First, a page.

Five years after the CJEU handed down its "Huawei vs. ZTE" judgement (C-170/13) to provide a framework for fair, reasonable and non-discriminatory (FRAND) licensing of standard-essential patents (SEPs) , it will now be able to further clarify FRAND obligations of SEP holders. Today, the District Court Düsseldorf decided to refer several questions to CJEU. This was long awaited and is expected to impact not only the current SEP connected car disputes but also next generation disputes around connected products.

What happend?
Nokia sued the German car manufacturer Daimler for infringing one of Nokia's patents declared as standard-essential for the LTE (4G) standard. The Telematic Control Unit (TCU) in Daimler's cars uses the patented technology. Daimler raised the FRAND defense, arguing that Nokia has to grant a licence to each willing licensee, including Daimler's suppliers of such TCU. Licensing the supplier is standard practice in the automotive industry. Nokia has been taking the position that it can choose the party in a supply chain to grant the licence on FRAND terms to.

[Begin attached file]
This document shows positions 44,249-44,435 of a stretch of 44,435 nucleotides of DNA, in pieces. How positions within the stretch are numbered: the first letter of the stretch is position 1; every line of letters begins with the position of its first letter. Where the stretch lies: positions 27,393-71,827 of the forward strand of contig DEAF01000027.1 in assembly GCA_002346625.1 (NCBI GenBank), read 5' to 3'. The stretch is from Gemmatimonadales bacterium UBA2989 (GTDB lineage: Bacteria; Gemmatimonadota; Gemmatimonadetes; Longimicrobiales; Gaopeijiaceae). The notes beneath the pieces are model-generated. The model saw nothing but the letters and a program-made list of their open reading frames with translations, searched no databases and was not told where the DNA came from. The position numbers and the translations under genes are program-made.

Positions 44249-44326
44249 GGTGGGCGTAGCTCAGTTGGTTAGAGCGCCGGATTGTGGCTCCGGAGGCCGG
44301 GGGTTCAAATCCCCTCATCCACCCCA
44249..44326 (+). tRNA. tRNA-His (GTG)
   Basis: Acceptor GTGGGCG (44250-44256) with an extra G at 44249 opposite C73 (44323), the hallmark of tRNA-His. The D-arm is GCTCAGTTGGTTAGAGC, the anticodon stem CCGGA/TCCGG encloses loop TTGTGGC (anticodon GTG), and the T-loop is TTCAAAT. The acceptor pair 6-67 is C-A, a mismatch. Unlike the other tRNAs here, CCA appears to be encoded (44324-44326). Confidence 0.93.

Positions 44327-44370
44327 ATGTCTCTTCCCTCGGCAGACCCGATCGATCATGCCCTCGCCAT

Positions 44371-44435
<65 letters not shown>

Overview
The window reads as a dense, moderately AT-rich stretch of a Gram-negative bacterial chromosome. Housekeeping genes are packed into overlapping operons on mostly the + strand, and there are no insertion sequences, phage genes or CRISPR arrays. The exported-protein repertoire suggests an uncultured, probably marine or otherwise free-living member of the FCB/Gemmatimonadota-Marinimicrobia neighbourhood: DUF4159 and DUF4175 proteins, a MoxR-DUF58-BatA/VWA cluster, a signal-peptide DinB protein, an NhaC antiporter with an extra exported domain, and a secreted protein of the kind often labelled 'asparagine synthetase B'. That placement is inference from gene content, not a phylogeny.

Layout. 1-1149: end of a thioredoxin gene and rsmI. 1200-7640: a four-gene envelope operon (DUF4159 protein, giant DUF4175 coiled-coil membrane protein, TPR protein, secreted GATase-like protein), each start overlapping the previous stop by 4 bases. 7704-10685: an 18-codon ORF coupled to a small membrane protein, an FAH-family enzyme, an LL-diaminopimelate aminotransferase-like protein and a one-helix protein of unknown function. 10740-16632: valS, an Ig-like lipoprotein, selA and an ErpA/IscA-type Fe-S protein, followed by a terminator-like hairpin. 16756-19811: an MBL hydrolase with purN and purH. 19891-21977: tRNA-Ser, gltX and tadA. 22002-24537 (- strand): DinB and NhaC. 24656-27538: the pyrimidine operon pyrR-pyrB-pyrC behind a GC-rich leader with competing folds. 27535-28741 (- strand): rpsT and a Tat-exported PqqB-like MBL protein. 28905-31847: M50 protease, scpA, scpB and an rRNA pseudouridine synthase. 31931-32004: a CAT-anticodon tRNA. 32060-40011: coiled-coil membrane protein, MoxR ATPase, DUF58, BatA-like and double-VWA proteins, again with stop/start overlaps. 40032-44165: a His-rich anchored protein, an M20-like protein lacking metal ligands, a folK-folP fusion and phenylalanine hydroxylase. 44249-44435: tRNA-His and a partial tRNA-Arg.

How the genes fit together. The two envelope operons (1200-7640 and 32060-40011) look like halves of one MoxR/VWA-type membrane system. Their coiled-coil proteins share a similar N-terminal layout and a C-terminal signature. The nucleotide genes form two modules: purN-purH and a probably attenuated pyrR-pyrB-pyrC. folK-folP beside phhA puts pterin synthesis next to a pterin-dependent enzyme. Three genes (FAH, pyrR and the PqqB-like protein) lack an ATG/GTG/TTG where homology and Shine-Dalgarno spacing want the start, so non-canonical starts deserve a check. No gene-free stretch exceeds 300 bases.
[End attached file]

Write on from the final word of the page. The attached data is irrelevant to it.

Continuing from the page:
Questions to be referred
The Düsseldorf court asked the CJEU to clarify the following questions:

1. Does the holder of a SEP has an obligation to grant a licence on FRAND terms to the supplier of end product manufacturers if the supplier demands for such licence?

2. Further, the Düsseldorf court wants the CJEU to specify its findings in "Huawei vs ZTE"
a) if the SEP holder and the implementer can perform the obligations set by CJEU also after an infringement action has been initiated, and
b) if the implementer can be considered a willing licensee only when, on the basis of all relevant circumstances of the case, there is a clear willingness on the part of the implementer to enter into a licence on FRAND-terms, regardless of what the terms of that licence end up being.

Both questions are highly controversial. The EU Commission did not take a position in its 2017 published guidelines. The referral will likely trigger a stay of pending SEP cases until the CJEU decides. Even if the CJEU confirms that the SEP holder must grant a licence to each supplier wiling to take a licence, the question on how to calculate the FRAND royalties will remain.